Wednesday, May 25, 2011

How to Take Family Photos

Taking family photos is not as difficult as it might seem. Although portraits of individuals can be interesting, shots of the whole family together are usually the photos that are most appealing, especially if you can organize a gathering of all three generations of child, parent and grandparent.

Having them stand in a row is the most obvious way to pose three people. Just make sure that everybody is close to each other and that they have a smile on their face. They have to be relaxed while they pose, otherwise the family photo is going to look a bit static.

If there is a variation in the height of people you photograph, it's best to place the person who is tallest in the middle of a family portrait. That way you will create a triangle effect. What can further improve the composition is asking them to stand behind, so they are looking through the shoulders of the other two.

If the difference in height is small, try finding something for the individual at the back to stand on. For example, a few thick books or magazines. The aim of all this is creating a sense of depth by placing some people behind or in front of the others. You also prevent all of the eyes being at the same height, making the photo more interesting.

If you want to use a small aperture of f/11 or f/16, you have to make sure there is a lot of light in the room. If this is not the case, you will have to open up your aperture. Just remember that when you do this, you need to keep everyone at roughly the same distance from the camera, so they all appear sharp later.

It's also a good idea to make use of various locations which are available in the family home: conservatories are usually filled with lots of light the most interesting and appealing furniture is often in lounges and the most natural place to photograph teens is probably in their bedrooms, in front of some poster.

Another good way to take family photos is having them stand in front of their house. If you want to include lots of surroundings, you need to use a wide-angle lens, preferably placing the family to one side of the frame. If you want everything from front to back to appear sharp, again, the same rule applies, you need to set the aperture to f/11 or f/16.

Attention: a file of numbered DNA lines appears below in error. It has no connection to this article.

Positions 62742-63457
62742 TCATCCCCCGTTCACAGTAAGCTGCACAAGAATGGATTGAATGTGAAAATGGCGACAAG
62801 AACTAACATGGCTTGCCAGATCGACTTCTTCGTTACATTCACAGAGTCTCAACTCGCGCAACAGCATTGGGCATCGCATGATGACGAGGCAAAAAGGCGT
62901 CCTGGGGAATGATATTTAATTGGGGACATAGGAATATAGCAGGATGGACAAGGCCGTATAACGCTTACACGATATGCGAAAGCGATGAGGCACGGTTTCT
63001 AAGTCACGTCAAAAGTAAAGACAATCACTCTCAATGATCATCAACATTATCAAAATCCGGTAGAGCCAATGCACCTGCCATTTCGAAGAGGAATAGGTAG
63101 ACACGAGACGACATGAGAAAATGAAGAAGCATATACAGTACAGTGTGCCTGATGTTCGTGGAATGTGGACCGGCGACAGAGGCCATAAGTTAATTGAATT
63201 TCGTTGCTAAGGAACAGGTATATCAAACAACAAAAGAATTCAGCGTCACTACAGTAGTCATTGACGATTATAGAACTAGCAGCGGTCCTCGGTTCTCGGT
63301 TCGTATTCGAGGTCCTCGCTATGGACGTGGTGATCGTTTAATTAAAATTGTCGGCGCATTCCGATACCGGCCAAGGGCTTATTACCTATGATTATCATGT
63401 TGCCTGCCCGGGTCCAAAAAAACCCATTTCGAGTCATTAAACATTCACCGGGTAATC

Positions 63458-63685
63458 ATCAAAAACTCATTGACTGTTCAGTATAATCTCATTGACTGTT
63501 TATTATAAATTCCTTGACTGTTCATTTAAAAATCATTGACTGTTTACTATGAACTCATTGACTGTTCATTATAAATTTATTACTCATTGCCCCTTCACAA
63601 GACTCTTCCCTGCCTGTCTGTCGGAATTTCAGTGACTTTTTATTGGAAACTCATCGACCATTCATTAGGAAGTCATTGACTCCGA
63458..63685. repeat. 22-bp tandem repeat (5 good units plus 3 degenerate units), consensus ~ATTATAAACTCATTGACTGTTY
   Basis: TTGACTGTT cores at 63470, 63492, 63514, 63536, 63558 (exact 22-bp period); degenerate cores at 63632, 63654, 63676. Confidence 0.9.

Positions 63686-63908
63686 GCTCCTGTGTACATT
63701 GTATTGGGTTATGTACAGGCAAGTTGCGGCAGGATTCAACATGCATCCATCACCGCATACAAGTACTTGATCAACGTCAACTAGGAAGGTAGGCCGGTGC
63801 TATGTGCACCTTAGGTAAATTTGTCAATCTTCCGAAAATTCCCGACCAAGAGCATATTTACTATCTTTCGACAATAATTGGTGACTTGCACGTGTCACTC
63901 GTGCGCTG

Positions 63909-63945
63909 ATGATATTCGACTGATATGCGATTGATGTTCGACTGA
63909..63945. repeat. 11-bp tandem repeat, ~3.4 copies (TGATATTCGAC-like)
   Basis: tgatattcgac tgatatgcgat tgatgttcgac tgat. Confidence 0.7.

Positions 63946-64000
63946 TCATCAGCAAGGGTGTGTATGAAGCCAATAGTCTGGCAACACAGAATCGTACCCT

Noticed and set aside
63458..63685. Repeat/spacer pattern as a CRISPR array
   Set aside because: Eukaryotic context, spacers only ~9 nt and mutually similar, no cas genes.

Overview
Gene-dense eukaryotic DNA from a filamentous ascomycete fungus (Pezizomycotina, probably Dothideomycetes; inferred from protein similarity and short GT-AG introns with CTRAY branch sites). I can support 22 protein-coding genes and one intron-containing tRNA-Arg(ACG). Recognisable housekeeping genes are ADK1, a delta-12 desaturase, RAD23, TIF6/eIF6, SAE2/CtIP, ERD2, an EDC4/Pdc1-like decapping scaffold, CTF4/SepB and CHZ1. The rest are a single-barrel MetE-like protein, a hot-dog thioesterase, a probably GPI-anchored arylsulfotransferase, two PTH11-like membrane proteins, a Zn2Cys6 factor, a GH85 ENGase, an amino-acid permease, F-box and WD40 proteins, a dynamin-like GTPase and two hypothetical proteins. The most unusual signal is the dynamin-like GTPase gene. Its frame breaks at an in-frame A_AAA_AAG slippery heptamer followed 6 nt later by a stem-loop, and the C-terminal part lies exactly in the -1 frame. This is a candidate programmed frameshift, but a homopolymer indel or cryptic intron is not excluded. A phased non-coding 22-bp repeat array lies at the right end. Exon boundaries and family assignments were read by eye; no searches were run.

No matter how well you know the people you are photographing, they almost always appear nervous when you ask them to pose. If you don't find a way to make them feel relaxed and you proceed shooting instead, this nervousness will show in the photos. This is actually the reason why the best photographs are usually the ones which are not posed.

As far as taking family photos outside is concerned, you need to take care of the lighting, particularly if the sunlight is strong. What you can do in this case is find a shady area, for example under a canopy or tree. This way you are cutting out the toplight, which causes shadows under the chin, nose and eyes. You also get the light that comes in from the side and front, making a nice effect which works really well for groups of all sizes.

Another good idea is finding a building or wall in front of which you can take photographs. Places like these usually provide a reflected light, which is beautifully soft and gentle, perfect for all kinds of portraits. A similar effect can be improvised by screening off an area alongside your subject. If you want to have the ultimate family portrait, wait for the sunset and use its golden glow as illumination. If you want to learn how to take family photos, the aforementioned tips will surely pave your way to a perfect family photograph.

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